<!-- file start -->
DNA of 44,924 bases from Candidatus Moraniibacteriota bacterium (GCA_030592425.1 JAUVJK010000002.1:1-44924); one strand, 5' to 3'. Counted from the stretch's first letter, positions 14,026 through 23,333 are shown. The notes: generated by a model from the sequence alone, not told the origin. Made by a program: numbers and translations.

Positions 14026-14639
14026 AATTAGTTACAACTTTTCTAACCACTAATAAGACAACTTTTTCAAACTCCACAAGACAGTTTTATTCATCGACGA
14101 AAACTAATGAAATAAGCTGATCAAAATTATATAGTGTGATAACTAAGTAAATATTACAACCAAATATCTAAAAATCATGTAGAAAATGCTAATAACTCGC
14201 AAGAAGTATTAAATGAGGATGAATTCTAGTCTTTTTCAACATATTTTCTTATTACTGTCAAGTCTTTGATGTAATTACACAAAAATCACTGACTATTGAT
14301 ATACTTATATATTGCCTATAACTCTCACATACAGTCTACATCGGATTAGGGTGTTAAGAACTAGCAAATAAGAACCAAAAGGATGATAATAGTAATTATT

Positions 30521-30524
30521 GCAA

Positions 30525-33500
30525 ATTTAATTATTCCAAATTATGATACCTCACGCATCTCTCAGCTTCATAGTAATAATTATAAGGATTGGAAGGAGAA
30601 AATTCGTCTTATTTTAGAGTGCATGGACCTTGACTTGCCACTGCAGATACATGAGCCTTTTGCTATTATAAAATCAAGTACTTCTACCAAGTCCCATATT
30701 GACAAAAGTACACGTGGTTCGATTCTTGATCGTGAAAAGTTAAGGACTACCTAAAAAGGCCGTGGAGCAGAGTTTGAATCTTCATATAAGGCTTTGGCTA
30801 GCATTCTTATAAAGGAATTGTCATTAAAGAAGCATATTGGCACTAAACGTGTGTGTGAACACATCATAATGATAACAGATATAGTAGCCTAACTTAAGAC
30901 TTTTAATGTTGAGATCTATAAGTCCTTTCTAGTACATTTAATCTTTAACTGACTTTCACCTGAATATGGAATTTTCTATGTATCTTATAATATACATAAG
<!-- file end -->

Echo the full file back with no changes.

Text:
DNA of 44,924 bases from Candidatus Moraniibacteriota bacterium (GCA_030592425.1 JAUVJK010000002.1:1-44924); one strand, 5' to 3'. Counted from the stretch's first letter, positions 14,026 through 23,333 are shown. The notes: generated by a model from the sequence alone, not told the origin. Made by a program: numbers and translations.

Positions 14026-14639
14026 AATTAGTTACAACTTTTCTAACCACTAATAAGACAACTTTTTCAAACTCCACAAGACAGTTTTATTCATCGACGA
14101 AAACTAATGAAATAAGCTGATCAAAATTATATAGTGTGATAACTAAGTAAATATTACAACCAAATATCTAAAAATCATGTAGAAAATGCTAATAACTCGC
14201 AAGAAGTATTAAATGAGGATGAATTCTAGTCTTTTTCAACATATTTTCTTATTACTGTCAAGTCTTTGATGTAATTACACAAAAATCACTGACTATTGAT
14301 ATACTTATATATTGCCTATAACTCTCACATACAGTCTACATCGGATTAGGGTGTTAAGAACTAGCAAATAAGAACCAAAAGGATGATAATAGTAATTATT

Positions 30521-30524
30521 GCAA

Positions 30525-33500
30525 ATTTAATTATTCCAAATTATGATACCTCACGCATCTCTCAGCTTCATAGTAATAATTATAAGGATTGGAAGGAGAA
30601 AATTCGTCTTATTTTAGAGTGCATGGACCTTGACTTGCCACTGCAGATACATGAGCCTTTTGCTATTATAAAATCAAGTACTTCTACCAAGTCCCATATT
30701 GACAAAAGTACACGTGGTTCGATTCTTGATCGTGAAAAGTTAAGGACTACCTAAAAAGGCCGTGGAGCAGAGTTTGAATCTTCATATAAGGCTTTGGCTA
30801 GCATTCTTATAAAGGAATTGTCATTAAAGAAGCATATTGGCACTAAACGTGTGTGTGAACACATCATAATGATAACAGATATAGTAGCCTAACTTAAGAC
30901 TTTTAATGTTGAGATCTATAAGTCCTTTCTAGTACATTTAATCTTTAACTGACTTTCACCTGAATATGGAATTTTCTATGTATCTTATAATATACATAAG